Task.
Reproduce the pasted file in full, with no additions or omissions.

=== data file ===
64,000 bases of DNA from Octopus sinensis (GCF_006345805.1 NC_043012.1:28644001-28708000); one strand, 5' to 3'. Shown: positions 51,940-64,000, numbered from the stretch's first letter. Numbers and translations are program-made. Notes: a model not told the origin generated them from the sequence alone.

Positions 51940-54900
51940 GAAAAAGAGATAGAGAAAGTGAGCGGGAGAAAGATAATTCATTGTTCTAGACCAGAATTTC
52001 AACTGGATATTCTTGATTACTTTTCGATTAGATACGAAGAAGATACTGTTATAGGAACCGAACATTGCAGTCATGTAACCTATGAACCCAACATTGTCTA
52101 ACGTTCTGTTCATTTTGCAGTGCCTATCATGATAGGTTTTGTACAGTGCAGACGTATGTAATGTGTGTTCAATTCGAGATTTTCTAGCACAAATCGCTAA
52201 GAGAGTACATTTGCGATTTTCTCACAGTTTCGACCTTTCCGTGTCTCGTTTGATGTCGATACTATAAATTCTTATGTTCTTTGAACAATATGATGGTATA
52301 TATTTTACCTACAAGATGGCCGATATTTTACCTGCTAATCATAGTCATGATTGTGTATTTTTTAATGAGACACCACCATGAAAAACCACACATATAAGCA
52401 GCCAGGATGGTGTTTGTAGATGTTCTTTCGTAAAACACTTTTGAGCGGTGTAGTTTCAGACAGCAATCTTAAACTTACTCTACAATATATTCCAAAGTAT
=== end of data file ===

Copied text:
64,000 bases of DNA from Octopus sinensis (GCF_006345805.1 NC_043012.1:28644001-28708000); one strand, 5' to 3'. Shown: positions 51,940-64,000, numbered from the stretch's first letter. Numbers and translations are program-made. Notes: a model not told the origin generated them from the sequence alone.

Positions 51940-54900
51940 GAAAAAGAGATAGAGAAAGTGAGCGGGAGAAAGATAATTCATTGTTCTAGACCAGAATTTC
52001 AACTGGATATTCTTGATTACTTTTCGATTAGATACGAAGAAGATACTGTTATAGGAACCGAACATTGCAGTCATGTAACCTATGAACCCAACATTGTCTA
52101 ACGTTCTGTTCATTTTGCAGTGCCTATCATGATAGGTTTTGTACAGTGCAGACGTATGTAATGTGTGTTCAATTCGAGATTTTCTAGCACAAATCGCTAA
52201 GAGAGTACATTTGCGATTTTCTCACAGTTTCGACCTTTCCGTGTCTCGTTTGATGTCGATACTATAAATTCTTATGTTCTTTGAACAATATGATGGTATA
52301 TATTTTACCTACAAGATGGCCGATATTTTACCTGCTAATCATAGTCATGATTGTGTATTTTTTAATGAGACACCACCATGAAAAACCACACATATAAGCA
52401 GCCAGGATGGTGTTTGTAGATGTTCTTTCGTAAAACACTTTTGAGCGGTGTAGTTTCAGACAGCAATCTTAAACTTACTCTACAATATATTCCAAAGTAT